There has been a great deal of discussion, much of it critical, of the impact agenda in higher education and in the research excellence framework.
We have been cautioned that this agenda might prioritise lower over higher quality research if it has demonstrable social reach, that the role of ethics is unclear (so researchers might be facilitating questionable policy agendas or corporate practices) and that the impact of much valuable exploratory and theoretical work (often in the arts and humanities) is almost impossible to assess.
But thus far nobody has really explored the potential effect on individual researchers who “have impact”.
As the REF 2014 loomed on the horizon, I was asked to submit an impact case study about my research on “lad cultures” and sexual violence in higher education.
My work in this area began with my contribution to the 2010 National Union of Students report Hidden Marks: A Study of Women Students’ Experiences of Harassment, Stalking, Violence and Sexual Assault. This led to my being asked to co-author (with Isabel Young) a second report,That’s What She Said: Women Students’ Experiences of ‘Lad Culture’ in Higher Education, which was published last year. This recommended that institutions and the student movement should take action to combat the emergence of “lad culture” in higher education and its negative impact. It was widely covered in the media, and the research contributed to the decision by many students’ unions to adopt zero tolerance initiatives or launch consent campaigns, and to some institutions starting to develop more adequate sexual violence policies. I was among the academics featured at my university’s “celebrating impact” event earlier this year.
In general, I think the impact agenda is great. If they can, academics should be looking for ways their work can contribute to society. Of course this is more possible for some of us than others, and we should support those whose work is primarily exploratory or theoretical, not least because we cannot tell what future impact it might have. Nevertheless, we are incredibly privileged to work in a profession in which the public purse at least partially supports our pursuit of knowledge, and where we still have relative autonomy and a podium from which to speak. It is not unreasonable to ask us to give back.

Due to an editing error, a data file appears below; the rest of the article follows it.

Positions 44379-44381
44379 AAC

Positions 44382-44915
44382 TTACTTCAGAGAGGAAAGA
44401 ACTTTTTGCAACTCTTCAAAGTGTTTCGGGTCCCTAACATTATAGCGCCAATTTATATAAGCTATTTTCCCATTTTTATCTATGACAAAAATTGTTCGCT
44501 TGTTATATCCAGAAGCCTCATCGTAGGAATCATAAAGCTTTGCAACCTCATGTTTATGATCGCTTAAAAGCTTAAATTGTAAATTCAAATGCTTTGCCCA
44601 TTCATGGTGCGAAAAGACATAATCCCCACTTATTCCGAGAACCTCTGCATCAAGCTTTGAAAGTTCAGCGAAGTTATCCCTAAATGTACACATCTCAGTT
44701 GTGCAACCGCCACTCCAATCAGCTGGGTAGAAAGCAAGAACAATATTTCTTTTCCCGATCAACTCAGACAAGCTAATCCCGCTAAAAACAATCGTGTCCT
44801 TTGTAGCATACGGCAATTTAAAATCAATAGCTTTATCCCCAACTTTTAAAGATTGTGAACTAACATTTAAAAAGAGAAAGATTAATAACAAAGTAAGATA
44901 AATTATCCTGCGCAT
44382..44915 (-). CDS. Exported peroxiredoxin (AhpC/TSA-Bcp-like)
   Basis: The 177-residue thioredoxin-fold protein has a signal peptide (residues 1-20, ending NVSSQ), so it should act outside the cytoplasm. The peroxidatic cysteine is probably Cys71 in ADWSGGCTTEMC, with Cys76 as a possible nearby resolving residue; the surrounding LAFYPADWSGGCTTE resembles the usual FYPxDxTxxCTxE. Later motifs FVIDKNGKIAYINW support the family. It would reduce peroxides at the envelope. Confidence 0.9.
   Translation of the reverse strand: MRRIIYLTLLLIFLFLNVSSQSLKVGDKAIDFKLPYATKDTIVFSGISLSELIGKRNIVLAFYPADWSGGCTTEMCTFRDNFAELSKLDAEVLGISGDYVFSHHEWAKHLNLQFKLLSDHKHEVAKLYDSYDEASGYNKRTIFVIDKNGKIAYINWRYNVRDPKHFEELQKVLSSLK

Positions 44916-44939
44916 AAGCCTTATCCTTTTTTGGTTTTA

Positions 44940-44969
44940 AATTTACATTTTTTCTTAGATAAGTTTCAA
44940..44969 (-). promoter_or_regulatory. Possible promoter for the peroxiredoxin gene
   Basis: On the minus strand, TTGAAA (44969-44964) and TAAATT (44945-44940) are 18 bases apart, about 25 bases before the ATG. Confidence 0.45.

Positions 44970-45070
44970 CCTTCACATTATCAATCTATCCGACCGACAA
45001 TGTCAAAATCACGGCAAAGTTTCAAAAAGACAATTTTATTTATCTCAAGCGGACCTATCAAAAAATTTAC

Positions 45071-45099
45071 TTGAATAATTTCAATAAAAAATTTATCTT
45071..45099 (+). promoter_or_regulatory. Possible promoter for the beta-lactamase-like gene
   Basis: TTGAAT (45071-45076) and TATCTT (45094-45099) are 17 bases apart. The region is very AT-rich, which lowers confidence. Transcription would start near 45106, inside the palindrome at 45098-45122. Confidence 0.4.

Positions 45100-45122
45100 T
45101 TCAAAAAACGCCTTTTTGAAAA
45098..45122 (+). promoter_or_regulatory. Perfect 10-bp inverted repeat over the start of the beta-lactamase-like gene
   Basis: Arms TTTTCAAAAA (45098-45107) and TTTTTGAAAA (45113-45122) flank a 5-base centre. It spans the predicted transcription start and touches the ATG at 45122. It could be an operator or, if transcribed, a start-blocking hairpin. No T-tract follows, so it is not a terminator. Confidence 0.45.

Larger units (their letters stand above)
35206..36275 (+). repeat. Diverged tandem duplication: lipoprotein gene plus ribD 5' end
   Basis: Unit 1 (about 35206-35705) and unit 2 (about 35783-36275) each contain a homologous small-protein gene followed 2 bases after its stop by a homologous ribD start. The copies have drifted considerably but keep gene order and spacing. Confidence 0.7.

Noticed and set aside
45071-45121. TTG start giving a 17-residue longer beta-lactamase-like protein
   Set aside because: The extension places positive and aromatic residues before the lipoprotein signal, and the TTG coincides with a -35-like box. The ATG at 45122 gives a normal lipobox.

But as it develops the impact programme, the Higher Education Funding Council for England should acknowledge that impact is not neutral. I imagine that an analysis of the REF 2014 impact case studies would find that the majority of them came from white men – not because their research is better, but because they are likely to have the social and cultural capital required to make a splash and to be taken seriously. Furthermore, in a social media age there is a price to be paid by anyone who gains a public profile – and this is especially true for women who talk about gender.
Like lots of academics, one of the ways I track my impact is through Google Alerts – the search engine emails you whenever your name appears online. However, the net has to be cast wide in order to encompass blogs, forums and other places where your research might be discussed – so this becomes a great way to stay informed about who hates your guts. Academics’ email addresses are public, too, and we are also encouraged to be on Twitter – so if someone wants to go a step further than posting a snarky comment on a forum or blog, they can send it to me direct.
I’ve been called a prude, an idiot and a man-hater, described as joyless, vapid, toxic and entitled. Comments have been made about my appearance and, as seems to be becoming inevitable for women with opinions, specifically about my genitals. These are the statements that show up in my alerts or are sent to me directly – I try to avoid looking at the free-for-all comment sections below news articles (and in doing this I am often ignoring editors’ requests that writers engage with those who comment on their work).
What’s more, I don’t get nearly as much abuse as other, higher-profile women. I’m also white, middle class and cisgendered, and married with kids – women who do not enjoy these privileges will have even more vitriol to face for daring to think for themselves in public.
As my research becomes higher impact, this state of affairs will only get worse – and I’m sure it may take an emotional toll. I’m certainly not going to be silenced by bullies. But Hefce and the higher education sector in general need to understand and acknowledge what they are asking academics to do, offer us better support, and pay particular attention to the problems faced by women in the public eye. It is harder for us to have impact in the first place – and when we do, it comes at a price.
Originally published in Times Higher Education